The saddle-shaped clamping member 30, as seen in greater detail in FIGS. 5-9, includes an arcuately shaped body portion 50, having a convex upper surface 52 and a concave lower surface 54. The body portion 50, in turn, includes a first end 56 that is adapted to engage the beam flange portion 48 and an opposite second end 58 that is adapted to engage the polymeric coating 44 on the conduit 12. The first end 56 is provided with a transversely extending shoulder 60 having a gripping edge 62. The gripping edge 62 is operable to frictionally engage the upper surface of the I-beam flange portion 48. The clamping member body portion 50 curves downwardly from the first end portion 56 to the second end portion 58 which is positioned at an elevation, as seen in FIG. 7, below the first end portion of 56.
As illustrated in FIGS. 4-6 and 8 and 9, the second end portion 58 is provided with a V-shaped groove 64. The groove 64 forms a pair of inclined surfaces 66 and 68 that are suitably shaped to receive the surface of the conduit 12. The second end portion 58 of the clamping member 30, thus, securely seats or rides on the conduit 12 so as to stabilize the conduit 12 within the recess 20 of the conduit support, U-shaped body portion 18. The inclined surfaces 66 and 68 are provided with a suitable length so that the clamping member end portion 58 contacts a substantial surface area of the conduit 12.
As seen in FIG. 2, in the operative position when the clamping member 30 is connected to the conduit support U-bolt 16 by the fastening caps 32 and 34, the clamping member edge 62 engages the upper surface of beam flange 48. With the clamping member 30 securely mounted on the conduit 12 by engagement of the inclined surfaces 66 and 68 with the conduit 12, the portion of the conduit 12 below the beam flange 48 is urged into abutting relation with the lower surface of the flange 48. In this manner, the conduit 12 is securely clamped at a right angle to the I-beam 14.
In accordance with the present invention the polymeric coating 42 on the clamping member 30 is preformed by pressure molding of a moisture resistant, polymeric material on the metal substrate of the clamping member 30. A pair of transversely space apertures 70 and 72 extend through the body portion 50 substantially intermediate the ends 56 and 58, an illustrated in FIG. 4. In the process of molding the polymeric coating 42 on the metal substrate of the clamping member 30, integral resilient polymeric, annular sleeves 74 and 76 are formed on the polymeric coating 42 that is bonded to the metal substrate of the clamping member 30. The sleeves 74 and 76 extend downwardly from the concave surface 54 and radially surround the apertures 70 and 72.
Similarly, a pair of annular resilient flanges 78 and 80 are formed integrally with the polymeric coating 42 on the convex upper surface 52 of the clamping member 30. The resilient annular flanges 78 and 80 radially surround the respective apertures 70 and 72. The resilient annular flanges 78 and 80, as will be explained later in greater detail, form sealing surfaces engageable with sealing flanges at the open ends of the threaded caps 32 and 34. When the caps 32 and 34 are threadedly advanced onto the U-bolt threaded ends 26 and 28 as shown in FIGS. 1 and 2, this seal prevents moisture from coming into contact with the internal threads of the nuts 36 and 38 and the U-bolt threaded ends 26 and 28.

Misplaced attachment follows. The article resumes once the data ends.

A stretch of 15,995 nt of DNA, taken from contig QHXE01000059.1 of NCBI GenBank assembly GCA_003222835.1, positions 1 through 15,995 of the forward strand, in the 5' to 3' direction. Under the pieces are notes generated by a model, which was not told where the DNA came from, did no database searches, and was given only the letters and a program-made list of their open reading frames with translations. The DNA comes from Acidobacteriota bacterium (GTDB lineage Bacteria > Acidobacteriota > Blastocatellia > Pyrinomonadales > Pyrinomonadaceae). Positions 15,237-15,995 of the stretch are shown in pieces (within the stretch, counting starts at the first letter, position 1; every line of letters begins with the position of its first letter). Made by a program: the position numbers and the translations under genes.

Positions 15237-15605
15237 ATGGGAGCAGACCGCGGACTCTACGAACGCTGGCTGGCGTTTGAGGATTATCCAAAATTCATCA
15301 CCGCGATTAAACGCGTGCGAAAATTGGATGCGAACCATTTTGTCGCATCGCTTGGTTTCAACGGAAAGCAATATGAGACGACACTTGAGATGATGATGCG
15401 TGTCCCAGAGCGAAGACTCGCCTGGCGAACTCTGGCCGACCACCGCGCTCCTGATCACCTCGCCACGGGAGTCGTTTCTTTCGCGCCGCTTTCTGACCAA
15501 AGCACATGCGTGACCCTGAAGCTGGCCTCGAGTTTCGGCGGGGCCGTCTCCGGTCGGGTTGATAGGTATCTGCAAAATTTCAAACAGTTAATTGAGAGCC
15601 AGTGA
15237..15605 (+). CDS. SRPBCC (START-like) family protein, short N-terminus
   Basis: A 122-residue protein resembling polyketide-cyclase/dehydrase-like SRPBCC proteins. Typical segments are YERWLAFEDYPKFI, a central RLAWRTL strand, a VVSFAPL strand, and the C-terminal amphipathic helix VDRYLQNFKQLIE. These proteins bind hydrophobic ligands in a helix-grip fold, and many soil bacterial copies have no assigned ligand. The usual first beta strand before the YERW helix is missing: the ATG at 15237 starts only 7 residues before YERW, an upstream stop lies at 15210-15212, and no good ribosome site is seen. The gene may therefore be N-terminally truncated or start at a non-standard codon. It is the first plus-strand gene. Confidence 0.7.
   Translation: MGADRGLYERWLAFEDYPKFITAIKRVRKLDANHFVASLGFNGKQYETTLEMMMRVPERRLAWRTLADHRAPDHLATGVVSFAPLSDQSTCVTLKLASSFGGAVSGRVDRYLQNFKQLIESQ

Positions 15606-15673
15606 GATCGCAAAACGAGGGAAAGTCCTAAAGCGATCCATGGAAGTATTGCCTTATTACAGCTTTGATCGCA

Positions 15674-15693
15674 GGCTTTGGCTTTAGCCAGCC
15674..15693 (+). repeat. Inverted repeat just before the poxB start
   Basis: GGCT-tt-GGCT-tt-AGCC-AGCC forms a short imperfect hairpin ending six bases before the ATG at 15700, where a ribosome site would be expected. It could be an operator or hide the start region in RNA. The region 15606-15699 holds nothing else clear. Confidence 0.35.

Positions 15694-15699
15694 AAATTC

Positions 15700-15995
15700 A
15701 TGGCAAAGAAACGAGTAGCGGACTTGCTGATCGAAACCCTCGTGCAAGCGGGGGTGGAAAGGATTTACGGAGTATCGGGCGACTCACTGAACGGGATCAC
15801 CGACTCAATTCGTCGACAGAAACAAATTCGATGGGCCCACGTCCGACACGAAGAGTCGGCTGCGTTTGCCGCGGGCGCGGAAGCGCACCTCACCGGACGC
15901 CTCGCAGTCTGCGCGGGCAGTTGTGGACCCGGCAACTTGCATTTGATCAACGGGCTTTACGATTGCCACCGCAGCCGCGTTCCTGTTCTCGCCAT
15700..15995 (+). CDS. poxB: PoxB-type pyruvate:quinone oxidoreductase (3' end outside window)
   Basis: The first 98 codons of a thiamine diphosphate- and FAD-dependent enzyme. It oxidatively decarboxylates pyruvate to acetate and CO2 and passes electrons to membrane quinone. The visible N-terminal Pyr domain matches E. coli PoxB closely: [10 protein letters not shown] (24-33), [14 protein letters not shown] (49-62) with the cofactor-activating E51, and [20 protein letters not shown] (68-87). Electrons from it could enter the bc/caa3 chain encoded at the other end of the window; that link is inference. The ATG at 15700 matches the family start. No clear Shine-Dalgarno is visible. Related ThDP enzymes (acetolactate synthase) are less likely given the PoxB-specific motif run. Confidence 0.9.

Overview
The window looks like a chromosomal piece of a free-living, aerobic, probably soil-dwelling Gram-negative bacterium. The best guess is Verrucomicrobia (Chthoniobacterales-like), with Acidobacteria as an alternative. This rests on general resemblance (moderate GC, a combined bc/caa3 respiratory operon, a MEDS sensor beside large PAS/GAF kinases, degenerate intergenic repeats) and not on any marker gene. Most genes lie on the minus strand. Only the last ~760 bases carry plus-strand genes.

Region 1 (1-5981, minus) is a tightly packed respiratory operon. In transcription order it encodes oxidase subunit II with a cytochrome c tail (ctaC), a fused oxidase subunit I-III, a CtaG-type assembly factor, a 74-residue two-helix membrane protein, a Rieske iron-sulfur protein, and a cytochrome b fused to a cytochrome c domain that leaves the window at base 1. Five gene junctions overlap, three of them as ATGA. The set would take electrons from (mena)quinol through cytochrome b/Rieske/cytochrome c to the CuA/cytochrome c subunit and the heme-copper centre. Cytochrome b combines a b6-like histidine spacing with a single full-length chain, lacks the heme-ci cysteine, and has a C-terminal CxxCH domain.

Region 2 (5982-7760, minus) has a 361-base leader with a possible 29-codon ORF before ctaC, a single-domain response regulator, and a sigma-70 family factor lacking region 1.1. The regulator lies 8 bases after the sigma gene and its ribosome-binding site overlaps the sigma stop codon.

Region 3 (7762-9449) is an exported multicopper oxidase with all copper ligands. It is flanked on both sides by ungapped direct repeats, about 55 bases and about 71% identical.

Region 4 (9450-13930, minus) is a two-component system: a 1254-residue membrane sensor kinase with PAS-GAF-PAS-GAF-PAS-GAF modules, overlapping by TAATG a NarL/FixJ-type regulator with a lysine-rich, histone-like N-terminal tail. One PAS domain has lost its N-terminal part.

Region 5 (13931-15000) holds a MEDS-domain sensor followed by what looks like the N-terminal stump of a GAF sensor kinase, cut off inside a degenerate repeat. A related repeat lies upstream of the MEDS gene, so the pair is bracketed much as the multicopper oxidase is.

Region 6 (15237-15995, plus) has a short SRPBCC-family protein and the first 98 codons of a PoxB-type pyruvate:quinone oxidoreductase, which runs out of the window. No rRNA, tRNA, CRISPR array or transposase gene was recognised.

As illustrated in FIG. 4, the U-bolt body portion 18 is coated with a moisture resistant, polymeric material of the type described above for the coating 42 on the clamping member 30. The polymeric coating 40 on the U-bolt 16 surrounds the body portion 18 and the leg portions 22 and 24 that extend upwardly from the body portion 18. The threaded ends 26 and 28 of the U-bolt 16 are exposed. Preferably, the polymeric material is applied to the U-bolt 16 to form on the leg portions 22 and 24 a reduced diameter coating portion 82 and an enlarged diameter coating 84 portion. This forms a polymeric shoulder 86 separating the coating portions 82 and 84.
The polymeric coating portion 82 on the U-bolt legs 22 and 24 is operable to extend into the apertures 70 and 72 of the clamping member 30. The U-bolt legs 22 and 24 extend through the apertures 70 and 72 until the polymeric shoulders 86 abut the ends of the polymeric sleeves 74 and 76 on the clamping member 30, as illustrated in FIGS. 2 and 13. When the polymeric shoulders 86 abut the sleeves 74 and 76, further advancement of the legs 22 and 24 through the apertures 70 and 72 is prevented.
The coating portion 82 above the polymeric shoulder 86 extends a preselected length on each leg 22 and 24. This permits the shoulders 86 to be removed from contact with the sleeves 74 and 75 without exposing the threads. The amount of extension of the reduced diameter portion 82 from the sleeves 74 and 76 is determined by the thickness of the I-beam flange 48 to which the conduit 12 is clamped. Accordingly, the sleeves 74 and 76 are provided with a suitable length to surround the reduced portions 82 to prevent exposure of the threaded ends 26 and 28 below the sleeves 74 and 76. This permits the apparatus 10 to be clamped to a wide range of I-beam flange thicknesses.